-- This is Macaulay2 code from the paper "A small frame and certificate of its injectivity" (arXiv:1502.04656)
needsPackage "realroots2"
-- If this doesn't work, some useful commands are
-- installPackage "realroots2"
-- and
-- loadPackage "realroots2"
-- First we define the ring of 16 variables we'll be working in
S = QQ[X_(1,1),X_(1,2), X_(1, 3), X_(1, 4), X_(2,2), X_(2, 3), X_(2, 4), X_(3,3), X_(4,4), Y_(1,2), Y_(1, 3), Y_(1, 4), Y_(2, 3), Y_(2, 4),X_(3,4), Y_(3,4)];
-- In order to write our Hermitian matrix, we temporarily work in the field extension QQ(i)
kk = frac(QQ[I]/ideal(I^2+1))
R = kk[X_(1,1),X_(1,2), X_(1, 3), X_(1, 4), X_(2,2), X_(2, 3), X_(2, 4), X_(3,3), X_(4,4), Y_(1,2), Y_(1, 3), Y_(1, 4), Y_(2, 3), Y_(2, 4),X_(3,4), Y_(3,4)];
con = map(R,R,{I=>-I})
-- Our 4x4 Hermitian matrix
Q = matrix(R,
{{X_(1,1), X_(1, 2) + I*Y_(1, 2), X_(1, 3) + I*Y_(1, 3), X_(1, 4) + I*Y_(1, 4)},
{X_(1, 2) - I*Y_(1, 2), X_(2,2), X_(2, 3) + I*Y_(2, 3), X_(2, 4) + I*Y_(2, 4)},
{X_(1, 3) - I*Y_(1, 3), X_(2, 3) - I*Y_(2, 3), X_(3,3), X_(3, 4) + I*Y_(3, 4)},
{X_(1, 4) - I*Y_(1, 4), X_(2, 4) - I*Y_(2, 4), X_(3, 4) - I*Y_(3, 4),X_(4,4)}})
-- We take the ideal of 3x3 minors and lift it to the original ring S (with rational coefficients)
rk2R = minors(3,Q);
rk2 = ideal(sub(mingens rk2R, S));
rk2R==sub(rk2,R)
-- Now we define our frame
V= {{1, 0, 0, 0}, {0, 1, 0, 0}, {0, 0, 1, 0}, {0, 0, 0, 1},
{1, 9*I, -5 - 7*I, -6 - 7*I},
{1, 1 - I, -5 - 2*I, -1 - 8*I},
{1, -2 + 4*I, -4 - 2*I, 3 + 8*I},
{1, -3 + I, 1 - 8*I, 7 - 6*I},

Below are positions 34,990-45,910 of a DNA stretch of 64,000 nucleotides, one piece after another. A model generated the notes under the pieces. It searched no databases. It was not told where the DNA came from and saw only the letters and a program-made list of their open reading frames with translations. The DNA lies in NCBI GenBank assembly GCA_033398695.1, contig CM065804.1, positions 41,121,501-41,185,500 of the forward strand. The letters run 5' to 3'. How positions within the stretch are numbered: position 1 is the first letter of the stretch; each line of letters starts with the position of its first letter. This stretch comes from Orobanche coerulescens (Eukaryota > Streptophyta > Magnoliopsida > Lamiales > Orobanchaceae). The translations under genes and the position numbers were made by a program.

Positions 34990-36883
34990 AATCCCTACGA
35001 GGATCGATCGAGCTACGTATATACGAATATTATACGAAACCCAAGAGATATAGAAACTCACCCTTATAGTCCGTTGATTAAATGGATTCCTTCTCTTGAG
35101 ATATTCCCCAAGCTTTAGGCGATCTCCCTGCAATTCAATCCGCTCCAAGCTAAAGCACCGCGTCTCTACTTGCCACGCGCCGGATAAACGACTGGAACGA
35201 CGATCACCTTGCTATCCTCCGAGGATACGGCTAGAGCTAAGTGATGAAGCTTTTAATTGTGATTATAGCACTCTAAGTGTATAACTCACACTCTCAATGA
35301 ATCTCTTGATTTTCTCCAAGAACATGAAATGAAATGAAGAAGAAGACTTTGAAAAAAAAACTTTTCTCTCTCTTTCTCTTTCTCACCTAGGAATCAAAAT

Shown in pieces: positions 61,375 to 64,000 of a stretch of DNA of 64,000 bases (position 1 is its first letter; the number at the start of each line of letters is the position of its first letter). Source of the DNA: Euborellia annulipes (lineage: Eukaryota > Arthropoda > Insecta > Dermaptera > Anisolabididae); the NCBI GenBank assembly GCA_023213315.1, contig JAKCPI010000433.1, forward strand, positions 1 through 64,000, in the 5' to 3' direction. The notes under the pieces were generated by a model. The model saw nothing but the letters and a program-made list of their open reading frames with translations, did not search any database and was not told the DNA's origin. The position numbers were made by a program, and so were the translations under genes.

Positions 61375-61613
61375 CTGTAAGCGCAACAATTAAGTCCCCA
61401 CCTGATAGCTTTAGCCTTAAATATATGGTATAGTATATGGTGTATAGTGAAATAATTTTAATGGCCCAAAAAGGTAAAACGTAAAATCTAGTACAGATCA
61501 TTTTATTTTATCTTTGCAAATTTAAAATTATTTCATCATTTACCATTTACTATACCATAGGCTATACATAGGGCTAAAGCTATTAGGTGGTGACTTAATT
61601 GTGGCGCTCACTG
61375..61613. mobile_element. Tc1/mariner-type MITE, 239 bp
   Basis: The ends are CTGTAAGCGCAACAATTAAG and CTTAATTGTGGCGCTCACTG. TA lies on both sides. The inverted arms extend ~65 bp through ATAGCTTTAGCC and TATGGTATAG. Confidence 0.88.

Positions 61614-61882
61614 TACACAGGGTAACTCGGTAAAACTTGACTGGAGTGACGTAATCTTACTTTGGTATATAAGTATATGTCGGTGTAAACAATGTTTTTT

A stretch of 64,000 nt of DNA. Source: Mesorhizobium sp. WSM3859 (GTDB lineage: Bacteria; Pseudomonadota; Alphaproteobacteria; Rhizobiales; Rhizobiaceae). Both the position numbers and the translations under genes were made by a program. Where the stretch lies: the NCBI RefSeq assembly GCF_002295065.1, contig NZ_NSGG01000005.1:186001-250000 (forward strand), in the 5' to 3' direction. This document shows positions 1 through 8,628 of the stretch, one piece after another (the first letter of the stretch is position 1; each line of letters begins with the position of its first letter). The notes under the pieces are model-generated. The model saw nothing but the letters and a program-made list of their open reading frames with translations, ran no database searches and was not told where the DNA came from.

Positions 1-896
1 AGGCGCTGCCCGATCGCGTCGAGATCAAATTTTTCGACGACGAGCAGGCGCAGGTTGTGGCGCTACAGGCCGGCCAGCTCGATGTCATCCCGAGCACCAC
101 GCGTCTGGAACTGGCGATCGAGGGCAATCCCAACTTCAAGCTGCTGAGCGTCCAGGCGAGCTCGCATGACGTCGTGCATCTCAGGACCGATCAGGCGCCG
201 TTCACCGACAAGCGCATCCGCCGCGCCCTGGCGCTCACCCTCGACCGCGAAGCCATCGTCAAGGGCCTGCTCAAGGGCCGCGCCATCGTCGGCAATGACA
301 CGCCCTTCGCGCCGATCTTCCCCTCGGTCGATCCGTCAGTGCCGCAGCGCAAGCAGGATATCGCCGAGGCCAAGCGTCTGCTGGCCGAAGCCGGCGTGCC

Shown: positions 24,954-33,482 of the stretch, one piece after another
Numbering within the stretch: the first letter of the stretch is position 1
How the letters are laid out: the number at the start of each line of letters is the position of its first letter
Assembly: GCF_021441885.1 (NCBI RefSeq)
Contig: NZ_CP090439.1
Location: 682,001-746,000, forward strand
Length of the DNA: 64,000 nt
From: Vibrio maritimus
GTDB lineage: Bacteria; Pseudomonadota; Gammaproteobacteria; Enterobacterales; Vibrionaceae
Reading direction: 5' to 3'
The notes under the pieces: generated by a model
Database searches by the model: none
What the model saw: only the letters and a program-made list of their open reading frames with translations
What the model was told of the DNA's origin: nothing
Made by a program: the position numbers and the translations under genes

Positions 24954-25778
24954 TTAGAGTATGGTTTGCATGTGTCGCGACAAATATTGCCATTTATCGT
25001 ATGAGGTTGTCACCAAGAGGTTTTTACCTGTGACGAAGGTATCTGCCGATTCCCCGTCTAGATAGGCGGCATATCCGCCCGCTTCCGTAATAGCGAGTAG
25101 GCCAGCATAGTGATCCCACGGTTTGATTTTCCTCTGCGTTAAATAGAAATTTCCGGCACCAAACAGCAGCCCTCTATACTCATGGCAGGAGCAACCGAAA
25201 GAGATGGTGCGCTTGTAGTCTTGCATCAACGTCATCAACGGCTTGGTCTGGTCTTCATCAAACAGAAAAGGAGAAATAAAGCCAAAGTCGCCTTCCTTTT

{1, 3 - 3*I, -8 + 7*I, -6 - 2*I},
{1, -3 + 5*I, 5 + 6*I, 2*I},
{1, -3 + 8*I, 5 - 5*I, -6 - 4*I}};
-- and turn the frame into linear equations on the matrix Q
LinR = V/(v->(matrix{{v_(0),con(v_(1)),con(v_(2)),con(v_(3))}}*Q*transpose(matrix{v}))_(0,0));
use S
L = ideal(sub(matrix{LinR},S));
-- Joining the rank-2 condition with our linear space gives the solution set of interest
pts = rk2 + L;
-- We check that the solution set has dimension 1 and degree 20.
dim pts
degree pts
-- We then eliminate all but two of the variables to obtain the polynomial f in X_(3,4), Y_(3,4) vanishing on our original solutions
use S
projPts = eliminate({X_(1,1), X_(1,2), X_(1, 3), X_(1, 4), X_(2,2), X_(2, 3), X_(2, 4), X_(3,3), X_(4,4), Y_(1,2), Y_(1, 3), Y_(1, 4), Y_(2, 3), Y_(2,4)}, pts);
f = (mingens projPts)_(0,0)
-- Then we make the substitution x=X_(3,4) and Y_(3,4)=1 to obtain a univariate polynomial F in the variable x
T = QQ[x]
mm = map(T,S,{0,0,0,0,0,0,0,0,0,0,0,0,0,0,x,1})
F = mm(f)
-- Now we use Sturm sequences (implemented in the realroots package) to check that F has no real roots
numRealSturm(F)
-- Our last computation checks that the ideal pts has no non-zero solutions with Y_(3,4)=0.
--We do this by adjoining Y_(3,4) and X-1 to our equations for each variable X=X_(j,k), Y_(j,k_ and computing a Groebner basis.
--For each variable, we find a Groebner basis 1, certifying that there are no such solutions.
xyvar = flatten entries vars S;
xyvar/(X->gens(gb(pts + ideal(Y_(3,4), X-1))))